Daily Archives: October 30, 2017

An Introduction to Ngöndro Mindrolling Jetsün Khandro Rinpoche

The Power of Perception
To understand vajrayana, know that we are talking about perception.
What is meant by the “complete” nature of perception? What makes a sound or thought
“whole”? Are they merely what you imagine them to be, or is there more to it? A very
traditional analogy is this: When someone comes to you with a complaint, are you able to
really appreciate the whole story whether you like that person or not? A wise person will
listen to the whole story and give an unbiased judgment in the situation. Any judgment based merely on appearances is an ignorantly made judgment, and any decision
will be very biased or partial. This example applies to the habitual ways we relate to everything we see, hear, and think.
Our judgments and opinions about appearances are very powerful, in that they become
causes that bring about effects. The karma we create builds a sphere of experience for
ourselves and for the world at large. Karma is propelled by our opinions and judgments, and when those opinions and judgments are not sane, they bring about negative karma.
No one intends to create negative karma. But a mind that does not perceive things sanely, or wholly, churns out unending amounts of karma. And karma dominated by ego’s biased views, preferences, and conveniences becomes negative karma simply by not seeing things clearly and completely.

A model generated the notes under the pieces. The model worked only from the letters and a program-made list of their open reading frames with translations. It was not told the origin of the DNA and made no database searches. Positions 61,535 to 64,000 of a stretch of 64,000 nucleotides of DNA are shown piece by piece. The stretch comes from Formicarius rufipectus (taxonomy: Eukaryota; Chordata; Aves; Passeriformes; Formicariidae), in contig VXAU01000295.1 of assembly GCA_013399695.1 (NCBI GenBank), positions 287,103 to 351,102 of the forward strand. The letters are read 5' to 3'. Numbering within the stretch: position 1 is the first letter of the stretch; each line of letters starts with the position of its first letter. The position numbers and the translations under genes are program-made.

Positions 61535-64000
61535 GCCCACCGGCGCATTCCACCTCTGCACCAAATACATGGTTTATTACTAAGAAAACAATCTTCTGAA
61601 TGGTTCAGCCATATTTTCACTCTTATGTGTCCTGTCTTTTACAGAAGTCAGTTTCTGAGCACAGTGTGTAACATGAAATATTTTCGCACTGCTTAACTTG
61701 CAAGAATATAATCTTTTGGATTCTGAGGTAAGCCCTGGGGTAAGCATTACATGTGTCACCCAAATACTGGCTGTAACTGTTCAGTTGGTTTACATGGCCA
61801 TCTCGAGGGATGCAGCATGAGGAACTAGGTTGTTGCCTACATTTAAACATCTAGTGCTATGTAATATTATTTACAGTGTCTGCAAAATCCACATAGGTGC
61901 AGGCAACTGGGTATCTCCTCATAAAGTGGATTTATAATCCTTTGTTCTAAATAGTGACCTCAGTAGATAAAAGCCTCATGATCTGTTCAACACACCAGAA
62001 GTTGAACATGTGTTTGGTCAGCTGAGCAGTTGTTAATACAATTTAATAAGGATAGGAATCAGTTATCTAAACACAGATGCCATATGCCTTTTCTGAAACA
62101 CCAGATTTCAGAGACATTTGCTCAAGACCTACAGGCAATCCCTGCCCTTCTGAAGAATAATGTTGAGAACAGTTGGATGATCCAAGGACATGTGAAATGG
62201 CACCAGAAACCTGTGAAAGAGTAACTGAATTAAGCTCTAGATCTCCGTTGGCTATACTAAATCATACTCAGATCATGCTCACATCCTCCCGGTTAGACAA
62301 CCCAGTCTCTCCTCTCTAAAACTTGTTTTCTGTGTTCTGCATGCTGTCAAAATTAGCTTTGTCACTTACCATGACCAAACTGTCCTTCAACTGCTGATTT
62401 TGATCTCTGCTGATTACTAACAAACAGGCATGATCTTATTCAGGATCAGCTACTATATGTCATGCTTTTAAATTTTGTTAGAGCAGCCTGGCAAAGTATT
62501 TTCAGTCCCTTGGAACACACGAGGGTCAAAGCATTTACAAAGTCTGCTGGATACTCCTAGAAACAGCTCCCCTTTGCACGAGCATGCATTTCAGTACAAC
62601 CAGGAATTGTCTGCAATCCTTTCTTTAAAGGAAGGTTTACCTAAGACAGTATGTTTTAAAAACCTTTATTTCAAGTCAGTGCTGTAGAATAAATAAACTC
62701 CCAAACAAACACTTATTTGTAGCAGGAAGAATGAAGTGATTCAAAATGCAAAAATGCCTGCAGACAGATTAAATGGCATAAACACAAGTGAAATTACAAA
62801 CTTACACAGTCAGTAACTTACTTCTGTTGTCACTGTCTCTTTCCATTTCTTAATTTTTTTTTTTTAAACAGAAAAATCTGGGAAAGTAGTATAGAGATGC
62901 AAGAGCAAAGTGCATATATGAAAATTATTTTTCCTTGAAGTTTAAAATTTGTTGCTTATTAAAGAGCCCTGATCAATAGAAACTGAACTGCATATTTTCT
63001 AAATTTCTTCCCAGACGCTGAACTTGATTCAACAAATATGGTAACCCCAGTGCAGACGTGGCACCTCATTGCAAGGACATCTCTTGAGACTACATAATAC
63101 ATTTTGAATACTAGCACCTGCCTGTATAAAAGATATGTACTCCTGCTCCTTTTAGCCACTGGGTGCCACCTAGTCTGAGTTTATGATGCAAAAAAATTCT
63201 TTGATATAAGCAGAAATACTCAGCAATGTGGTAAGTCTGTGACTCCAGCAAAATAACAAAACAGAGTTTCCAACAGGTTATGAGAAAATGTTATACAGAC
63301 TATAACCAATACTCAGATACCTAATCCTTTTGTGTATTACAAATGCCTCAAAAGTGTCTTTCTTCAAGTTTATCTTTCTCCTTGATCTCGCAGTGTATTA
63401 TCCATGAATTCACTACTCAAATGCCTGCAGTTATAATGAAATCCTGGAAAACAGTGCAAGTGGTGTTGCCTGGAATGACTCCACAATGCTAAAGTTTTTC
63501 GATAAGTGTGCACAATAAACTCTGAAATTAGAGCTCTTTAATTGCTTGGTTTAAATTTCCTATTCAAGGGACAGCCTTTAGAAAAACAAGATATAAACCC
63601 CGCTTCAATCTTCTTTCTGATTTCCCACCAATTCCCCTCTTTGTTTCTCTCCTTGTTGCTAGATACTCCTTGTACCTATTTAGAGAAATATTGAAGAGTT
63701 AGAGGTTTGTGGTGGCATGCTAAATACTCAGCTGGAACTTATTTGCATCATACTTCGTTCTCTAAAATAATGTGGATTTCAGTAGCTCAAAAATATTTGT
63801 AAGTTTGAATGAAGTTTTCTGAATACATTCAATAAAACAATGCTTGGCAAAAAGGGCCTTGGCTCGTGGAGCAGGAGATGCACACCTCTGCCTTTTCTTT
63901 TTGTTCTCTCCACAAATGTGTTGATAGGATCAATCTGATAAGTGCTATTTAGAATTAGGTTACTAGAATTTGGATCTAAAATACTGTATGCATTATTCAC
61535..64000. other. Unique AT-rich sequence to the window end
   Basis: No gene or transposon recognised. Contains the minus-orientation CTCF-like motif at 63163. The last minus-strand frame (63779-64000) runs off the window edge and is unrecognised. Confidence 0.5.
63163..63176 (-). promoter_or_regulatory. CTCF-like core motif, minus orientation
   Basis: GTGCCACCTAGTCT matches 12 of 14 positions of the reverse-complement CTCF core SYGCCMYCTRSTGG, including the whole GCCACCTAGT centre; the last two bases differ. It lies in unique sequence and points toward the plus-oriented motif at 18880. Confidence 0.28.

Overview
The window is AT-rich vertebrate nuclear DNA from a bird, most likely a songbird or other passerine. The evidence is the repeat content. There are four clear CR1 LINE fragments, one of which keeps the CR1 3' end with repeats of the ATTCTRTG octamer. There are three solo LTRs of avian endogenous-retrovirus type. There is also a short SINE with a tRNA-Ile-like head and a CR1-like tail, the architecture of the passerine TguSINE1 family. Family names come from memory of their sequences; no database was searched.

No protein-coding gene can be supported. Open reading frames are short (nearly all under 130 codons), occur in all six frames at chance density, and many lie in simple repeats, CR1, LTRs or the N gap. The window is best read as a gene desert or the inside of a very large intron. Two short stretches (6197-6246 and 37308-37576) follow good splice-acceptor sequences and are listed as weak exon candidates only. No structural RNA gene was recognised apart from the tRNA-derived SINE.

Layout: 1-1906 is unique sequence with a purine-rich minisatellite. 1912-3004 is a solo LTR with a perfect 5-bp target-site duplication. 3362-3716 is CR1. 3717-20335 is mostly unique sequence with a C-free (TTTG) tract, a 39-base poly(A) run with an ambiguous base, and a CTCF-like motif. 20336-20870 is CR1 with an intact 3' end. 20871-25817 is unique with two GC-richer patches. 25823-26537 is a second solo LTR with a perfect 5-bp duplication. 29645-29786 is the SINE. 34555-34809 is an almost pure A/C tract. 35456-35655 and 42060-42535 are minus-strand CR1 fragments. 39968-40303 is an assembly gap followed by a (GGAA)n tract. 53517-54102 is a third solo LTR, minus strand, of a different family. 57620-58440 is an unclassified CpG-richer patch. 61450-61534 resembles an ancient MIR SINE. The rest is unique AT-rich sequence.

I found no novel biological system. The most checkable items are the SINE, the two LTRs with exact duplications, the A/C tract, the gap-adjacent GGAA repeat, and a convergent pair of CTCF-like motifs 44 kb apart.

An Introduction to Ngöndro
Mindrolling Jetsün Khandro Rinpoche

Vajrayana and the Mahayana View

The Mahayana emphasizes the need to understand the complete nature of all phenomena. It is a view of “wholeness.” Ordinarily, the mind merely connects with appearances: the appearance of forms, sounds, thoughts, feelings, and so on. We then make assumptions based on how things appear, how they sound, how they feel. This is a very subtle moment: this moment of grasping at some impression, clinging to it, and in that grasping and clinging, immediately articulating an assumption.
Simply put: you do not take time to fully understand what you see, hear, think, or feel. Your understanding arises from fleeting moments that can only produce assumptions, all of which are based on what you stand to gain or lose in the moment. This builds up sediments of deluded perception, through which you cannot see things clearly.
It is not the sights, sounds, thoughts, and feelings that are deluded; you